This article is about the Mayor's belief that the recent proposal to make permanent the ban on demolitions in the Old Sixth Ward would have widespread support, but what really interests me is the quote from the opposition:
The Old Sixth Ward Neighborhood Association has led the effort to strengthen protections for the estimated 300 houses built between 1854 and 1935.
Another group, the Sixth Ward Property Owners Association, opposes the ban.
Janice Jamail-Garvis, a Realtor who leads the property owners' group, said the mayor's proposals amount to "an invasion of private property rights" that would lead to blight in the Old Sixth Ward by leaving dilapidated structures in place.
Most potential investors in the Old Sixth Ward want new homes, Jamail-Garvis said, and the neighborhood's main appeal lies in its location near downtown rather than its stock of Victorian-era houses.
I mean, if proximity to downtown is more attractive to potential buyers than the architecture, then why isn't there more of a boom along Houston Avenue and points east? That's plenty close to downtown, too, and there's not all those annoying preservationists to deal with. Or, speaking of points east, there's the area just east of downtown, on the other side of 59. A lot of that area comes pre-bulldozed, too. And it's more easily walkable to downtown than the Old Sixth is.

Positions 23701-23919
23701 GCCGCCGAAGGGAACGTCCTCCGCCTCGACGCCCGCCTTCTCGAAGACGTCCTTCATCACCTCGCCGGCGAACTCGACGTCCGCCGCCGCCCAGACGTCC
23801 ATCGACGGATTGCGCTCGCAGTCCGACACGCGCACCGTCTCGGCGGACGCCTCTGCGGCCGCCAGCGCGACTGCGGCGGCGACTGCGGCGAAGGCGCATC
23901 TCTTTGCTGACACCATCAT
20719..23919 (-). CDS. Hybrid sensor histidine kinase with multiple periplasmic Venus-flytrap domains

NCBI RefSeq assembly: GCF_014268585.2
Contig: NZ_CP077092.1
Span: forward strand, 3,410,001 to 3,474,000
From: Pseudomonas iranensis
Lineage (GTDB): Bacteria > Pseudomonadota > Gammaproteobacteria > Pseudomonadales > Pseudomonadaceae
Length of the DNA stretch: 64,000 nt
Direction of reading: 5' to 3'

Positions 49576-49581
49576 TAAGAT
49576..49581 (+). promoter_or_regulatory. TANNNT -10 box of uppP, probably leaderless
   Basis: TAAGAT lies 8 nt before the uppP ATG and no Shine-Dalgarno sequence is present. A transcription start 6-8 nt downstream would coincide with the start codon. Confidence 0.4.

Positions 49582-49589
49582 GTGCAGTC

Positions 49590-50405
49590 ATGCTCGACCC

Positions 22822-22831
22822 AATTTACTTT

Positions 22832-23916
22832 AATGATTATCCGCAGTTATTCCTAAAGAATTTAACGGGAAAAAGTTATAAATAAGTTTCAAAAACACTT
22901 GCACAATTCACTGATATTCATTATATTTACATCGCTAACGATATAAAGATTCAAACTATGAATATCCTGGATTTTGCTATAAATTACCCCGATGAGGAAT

Call me crazy, but I think that the neighborhood's history and charm might just be a driver of its desirability. I'm sure you could still make a living as a realtor there if it were nothing but cookie-cutter houses, but there's more to what makes a neighborhood special than location.
In other news, the This Week section has a long story about the proposed width and setback requirements that I blogged about earlier. It's a pretty good overview of the options that the Planning Commission subcommittee is considering. Check it out.Posted by Charles Kuffner on April 21, 2007 to Elsewhere in Houston